A warning about direct memberships in collections

 


Today’s blog post again comes from a fellow PFE and I can’t take any credit.  However, I thought it was a worthwhile topic and I wanted to make sure the knowledge and information is out there for other folks.

When you create a collection and decide to populate it you have two options, direct membership and query based.  Many folks use direct membership because it is very easy to do compared to a query.  Pick a machine, and it is in your collection.  This works fine if you are setting up a quick package test or something similar but there is a pitfall most folks are not thinking about.  When you do this you may pick a machine/user based on its name, but under the covers SCCM is actually assigning the resource based on an ID number.

Where this can come back to haunt folks is if a machine should change its ID number.  To the SCCM administrator the machine still shows in the admin console, but would no longer be a member of any collections where it was directly assigned.  A machine can change its ID number for various reasons, such as an OS upgrade (hopefully via the OSD feature), because it is accidently deleted from SCCM and then repopulates from a new DDR, or if maintenance tasks are set to aggressively and delete the current record.

The solution here is slightly more work in the short term, but can save you some work in the long run.  When you create that collection membership make it query based and in that query you can specify to return all machines/users with a specific name.  Now no matter what happens to the machine and it’s ID in SCCM it will continue to be a member of the collection as long as it keeps the same name.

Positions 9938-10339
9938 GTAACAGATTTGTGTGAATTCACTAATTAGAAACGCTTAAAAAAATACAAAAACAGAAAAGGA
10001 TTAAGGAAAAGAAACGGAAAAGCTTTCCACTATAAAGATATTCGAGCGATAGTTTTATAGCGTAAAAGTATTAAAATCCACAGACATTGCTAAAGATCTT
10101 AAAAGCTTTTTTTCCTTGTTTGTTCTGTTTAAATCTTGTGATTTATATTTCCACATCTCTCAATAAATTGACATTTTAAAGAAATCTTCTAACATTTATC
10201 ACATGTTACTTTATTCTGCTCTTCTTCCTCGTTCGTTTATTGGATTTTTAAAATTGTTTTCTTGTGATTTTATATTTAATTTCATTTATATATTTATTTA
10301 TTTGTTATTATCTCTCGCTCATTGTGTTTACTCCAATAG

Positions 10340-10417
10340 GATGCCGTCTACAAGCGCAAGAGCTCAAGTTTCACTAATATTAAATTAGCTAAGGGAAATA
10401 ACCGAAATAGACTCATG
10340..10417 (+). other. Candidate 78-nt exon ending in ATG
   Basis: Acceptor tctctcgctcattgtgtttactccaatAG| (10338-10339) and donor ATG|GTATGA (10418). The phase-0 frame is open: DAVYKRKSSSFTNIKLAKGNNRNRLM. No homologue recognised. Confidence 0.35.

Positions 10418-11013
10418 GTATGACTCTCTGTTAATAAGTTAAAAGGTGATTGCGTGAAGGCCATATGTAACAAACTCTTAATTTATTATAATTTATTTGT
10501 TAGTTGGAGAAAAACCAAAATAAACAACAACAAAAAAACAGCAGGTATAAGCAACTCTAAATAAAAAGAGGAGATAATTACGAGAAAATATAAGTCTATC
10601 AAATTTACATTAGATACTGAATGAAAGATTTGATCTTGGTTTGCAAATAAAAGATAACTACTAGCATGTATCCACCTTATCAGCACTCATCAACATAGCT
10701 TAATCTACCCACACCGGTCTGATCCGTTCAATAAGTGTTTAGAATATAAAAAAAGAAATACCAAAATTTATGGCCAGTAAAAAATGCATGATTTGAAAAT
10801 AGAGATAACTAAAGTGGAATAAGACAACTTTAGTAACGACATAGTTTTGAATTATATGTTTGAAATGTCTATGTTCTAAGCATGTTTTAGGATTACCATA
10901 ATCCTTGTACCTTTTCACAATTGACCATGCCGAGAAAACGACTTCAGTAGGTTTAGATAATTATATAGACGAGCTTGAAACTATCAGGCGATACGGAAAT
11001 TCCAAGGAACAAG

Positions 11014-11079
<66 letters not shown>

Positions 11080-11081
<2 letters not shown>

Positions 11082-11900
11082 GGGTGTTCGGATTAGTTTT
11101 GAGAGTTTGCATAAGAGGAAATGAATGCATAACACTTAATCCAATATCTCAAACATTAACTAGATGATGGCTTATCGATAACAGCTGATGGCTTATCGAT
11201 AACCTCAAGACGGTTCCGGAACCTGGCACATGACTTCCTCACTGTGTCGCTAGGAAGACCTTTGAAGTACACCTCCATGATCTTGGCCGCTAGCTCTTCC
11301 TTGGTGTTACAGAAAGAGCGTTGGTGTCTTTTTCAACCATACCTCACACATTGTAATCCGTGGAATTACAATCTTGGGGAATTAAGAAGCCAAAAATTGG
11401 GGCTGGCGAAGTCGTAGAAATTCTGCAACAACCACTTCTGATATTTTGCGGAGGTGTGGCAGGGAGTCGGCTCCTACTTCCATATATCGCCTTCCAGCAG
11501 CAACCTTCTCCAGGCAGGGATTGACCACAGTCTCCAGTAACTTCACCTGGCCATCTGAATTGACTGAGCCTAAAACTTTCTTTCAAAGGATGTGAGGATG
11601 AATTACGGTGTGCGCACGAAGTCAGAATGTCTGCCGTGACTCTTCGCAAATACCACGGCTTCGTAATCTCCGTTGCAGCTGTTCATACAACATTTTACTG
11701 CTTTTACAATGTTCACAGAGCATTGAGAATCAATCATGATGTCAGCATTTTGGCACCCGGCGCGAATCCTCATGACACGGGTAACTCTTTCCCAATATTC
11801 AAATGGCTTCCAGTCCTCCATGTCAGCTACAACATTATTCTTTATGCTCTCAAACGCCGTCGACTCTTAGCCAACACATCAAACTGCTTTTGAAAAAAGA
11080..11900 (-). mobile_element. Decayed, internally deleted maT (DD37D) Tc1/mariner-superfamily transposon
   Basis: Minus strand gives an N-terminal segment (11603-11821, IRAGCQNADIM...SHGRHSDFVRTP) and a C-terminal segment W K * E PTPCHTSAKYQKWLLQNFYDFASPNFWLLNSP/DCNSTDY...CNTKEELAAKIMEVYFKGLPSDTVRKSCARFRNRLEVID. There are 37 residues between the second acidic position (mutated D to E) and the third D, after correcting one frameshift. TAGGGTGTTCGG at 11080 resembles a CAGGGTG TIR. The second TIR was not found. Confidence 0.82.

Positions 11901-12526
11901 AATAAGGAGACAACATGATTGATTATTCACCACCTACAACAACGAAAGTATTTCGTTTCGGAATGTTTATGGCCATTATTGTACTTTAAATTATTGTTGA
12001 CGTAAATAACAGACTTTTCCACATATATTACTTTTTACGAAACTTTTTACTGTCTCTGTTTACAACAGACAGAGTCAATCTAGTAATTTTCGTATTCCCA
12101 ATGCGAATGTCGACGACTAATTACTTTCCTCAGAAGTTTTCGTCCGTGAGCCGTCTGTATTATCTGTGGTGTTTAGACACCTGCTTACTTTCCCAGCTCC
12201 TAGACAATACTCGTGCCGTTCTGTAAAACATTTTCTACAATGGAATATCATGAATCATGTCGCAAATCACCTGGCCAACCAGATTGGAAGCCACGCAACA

One more catch, this time in relation to the solution I mentioned.  I have heard (but not witnessed myself) that collections with a large amount of queries can perform poorly.  I would suggest that rather than making one query for each machine you want you instead make a single query that is a “list of values” instead of the more standard “simple value” and then just add all your machines to that one query.

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Dylan Austin

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Whenever I have a problem, I sing. Then I realize my voice is worse than my problem.

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